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The Woman King


A few days ago the first photos from Viola Davis's movie, The Woman King, were released. The movie centers on a Mino general, the leader of the warrior women of the Kingdom of Dahomey. These are the real life women who inspired the Dora Milaje of Black Panther. These are also the women who inspired Sword and Soul creator and author Charles R. Saunders to create Dossouye, the first Black woman Sword and Sorcery character. I too was inspired by these amazing women. They were the foundation of my character Sadatina, from my novel Woman of the Woods. To say that I'm excited to see this movie is an understatement. It's rare to see a historical fiction movie based on African history, especially focused on kingdom that stood against the European powers under the scrutiny of the entire world.





Although I've very happy to see this movie come to the big screen, I have to admit I'm a little envious. Let me tell you why. In 2016 my friend Kecia Stovall contacted me. She was mentoring under the tutelage of Willie Simmons, a man who had been a very active associate producer in Hollywood during the 90s. Willie had worked on a number of successful films during this time, most notably Lethal Weapon, Weird Science and Deep Cover. Willie was developing a project and was looking for someone to write the script. It was a project based on African history, so Kecia suggested me. Willie was interested, so we got in contact.


We hit it off right off the bat. Both of us were former martial artists, and both of us had a deep respect and interest in Africa and its history. It was then Willie shared his idea with me. He wanted to do a movie based on the Mino. I was excited and nervous at the same time. As I mentioned earlier, I was very familiar with the Mino and their exploits. However, I'd never written a script before, and realizing that this project would be based on my words was intimidating. I became more intimidated as the project moved forward. Willie had been very active in Hollywood, and had worked with almost every Black person active during that time. He began contacting his old friends and setting up meetings. It culminated with a meeting at the home of one of Willie's friends who was a former ambassador to Benin, once known as Dahomey. Another person at the meeting was the owner of a large dance group from Guinea. The plan was to use his dancers as actors in the movie and to film the movie in Guinea. Willie wanted me to visit Guinea and Benin so I could get a true sense of the history and land. As I sat there conversing with these men, I kept my excitement hidden. This was going to be big.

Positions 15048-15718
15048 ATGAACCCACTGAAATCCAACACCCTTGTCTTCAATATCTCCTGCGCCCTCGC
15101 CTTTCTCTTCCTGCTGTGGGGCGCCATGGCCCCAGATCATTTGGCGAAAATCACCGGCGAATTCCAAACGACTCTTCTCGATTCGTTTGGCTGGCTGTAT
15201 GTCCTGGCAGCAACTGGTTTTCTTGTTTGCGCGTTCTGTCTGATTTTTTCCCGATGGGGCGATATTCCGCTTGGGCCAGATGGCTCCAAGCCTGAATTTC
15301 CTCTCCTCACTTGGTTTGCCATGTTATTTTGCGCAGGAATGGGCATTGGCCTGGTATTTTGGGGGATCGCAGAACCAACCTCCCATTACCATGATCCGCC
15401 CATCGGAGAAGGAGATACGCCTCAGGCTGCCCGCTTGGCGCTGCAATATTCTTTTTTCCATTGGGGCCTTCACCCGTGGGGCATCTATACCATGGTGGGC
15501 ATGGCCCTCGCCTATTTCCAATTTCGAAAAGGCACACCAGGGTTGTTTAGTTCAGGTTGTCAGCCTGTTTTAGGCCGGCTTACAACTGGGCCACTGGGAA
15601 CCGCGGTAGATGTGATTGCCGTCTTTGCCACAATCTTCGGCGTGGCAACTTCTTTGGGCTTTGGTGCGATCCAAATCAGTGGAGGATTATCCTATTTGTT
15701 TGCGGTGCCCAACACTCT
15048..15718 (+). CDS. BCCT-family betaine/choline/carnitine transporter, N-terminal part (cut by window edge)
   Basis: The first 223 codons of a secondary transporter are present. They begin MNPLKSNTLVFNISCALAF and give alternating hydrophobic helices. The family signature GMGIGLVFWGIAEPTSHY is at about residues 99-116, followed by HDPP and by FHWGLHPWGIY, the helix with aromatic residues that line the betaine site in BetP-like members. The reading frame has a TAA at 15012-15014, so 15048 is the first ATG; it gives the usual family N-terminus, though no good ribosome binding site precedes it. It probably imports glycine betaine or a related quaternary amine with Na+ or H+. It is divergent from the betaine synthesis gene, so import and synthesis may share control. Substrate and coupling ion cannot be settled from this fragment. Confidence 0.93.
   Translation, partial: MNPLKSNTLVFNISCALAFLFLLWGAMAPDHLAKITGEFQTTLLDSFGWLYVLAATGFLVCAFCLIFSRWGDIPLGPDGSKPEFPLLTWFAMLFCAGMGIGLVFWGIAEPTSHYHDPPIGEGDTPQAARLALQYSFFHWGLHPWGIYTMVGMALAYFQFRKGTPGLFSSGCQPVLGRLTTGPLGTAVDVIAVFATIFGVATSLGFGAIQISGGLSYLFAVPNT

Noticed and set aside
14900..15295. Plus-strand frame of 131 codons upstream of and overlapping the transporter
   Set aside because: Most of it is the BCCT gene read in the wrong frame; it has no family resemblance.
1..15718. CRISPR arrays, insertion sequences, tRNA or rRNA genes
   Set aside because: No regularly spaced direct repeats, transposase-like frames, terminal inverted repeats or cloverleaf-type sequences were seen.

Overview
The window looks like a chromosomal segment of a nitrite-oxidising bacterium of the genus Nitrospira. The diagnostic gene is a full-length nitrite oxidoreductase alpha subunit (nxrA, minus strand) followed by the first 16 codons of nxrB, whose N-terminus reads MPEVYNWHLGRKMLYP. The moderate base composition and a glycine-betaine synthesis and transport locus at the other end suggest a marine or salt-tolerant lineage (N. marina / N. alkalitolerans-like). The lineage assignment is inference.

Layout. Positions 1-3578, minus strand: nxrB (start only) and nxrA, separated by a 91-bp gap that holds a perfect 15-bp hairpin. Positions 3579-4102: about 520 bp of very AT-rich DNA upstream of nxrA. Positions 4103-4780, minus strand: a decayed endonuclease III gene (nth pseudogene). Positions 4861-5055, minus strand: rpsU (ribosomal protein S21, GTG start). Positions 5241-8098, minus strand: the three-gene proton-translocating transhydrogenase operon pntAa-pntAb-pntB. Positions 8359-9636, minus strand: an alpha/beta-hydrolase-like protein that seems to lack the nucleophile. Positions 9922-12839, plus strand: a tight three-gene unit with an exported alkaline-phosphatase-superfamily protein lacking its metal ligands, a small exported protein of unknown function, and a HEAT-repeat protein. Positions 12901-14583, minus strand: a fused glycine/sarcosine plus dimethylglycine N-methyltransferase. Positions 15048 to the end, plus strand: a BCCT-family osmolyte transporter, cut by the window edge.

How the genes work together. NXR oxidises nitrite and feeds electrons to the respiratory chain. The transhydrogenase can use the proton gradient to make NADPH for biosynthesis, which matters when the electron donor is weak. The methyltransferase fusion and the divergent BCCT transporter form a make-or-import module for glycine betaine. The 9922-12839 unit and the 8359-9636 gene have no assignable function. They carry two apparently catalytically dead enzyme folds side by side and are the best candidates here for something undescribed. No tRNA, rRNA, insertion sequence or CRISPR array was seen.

And then Black Panther was released. At first we saw this as a boost. There were the Dora Milaje, a fictional derivative of the women we wanted to honor, on center stage. Unfortunately, we weren't the only people excited by their depiction. Not long after the movie's success, at least three movie projects based on the Mino were announced, one being Viola Davis's The Woman King. It was then Willie decided to call off the project. He knew the people behind these projects and felt they would be able to get the funds to make it happen far easier that we would. So that was that.


But I still had a ton of research I'd done and a premise for a story. As a matter of fact, I had two ideas. I let the project sit for a while before deciding to continue it as a novel. There was just too much information and too good a story for me to let it drop. So now the plan is for me to write that novel as my second historical fiction novel. I've commissioned cover art, and I have a story that I think you'll enjoy.





So you can see why I'm a little envious, but at the same time I'm really excited. I'm looking forward to how they tell the story of the Mino, what they include and what they leave out, and what new revelations they have in store. I know it's Hollywood, and they will take creative license, but I have confidence in Viola Davis and Gina Prince-Bythewood, who I felt did a great job directing Old Guard. Of course the usual naysayers are already attacking the movie with the usual assumptions. I say wait until its released. I would also say take the time to learn about not only the Mino, but the kingdom of Dahomey if you already haven't. It will make the experience richer and you'll be better informed.



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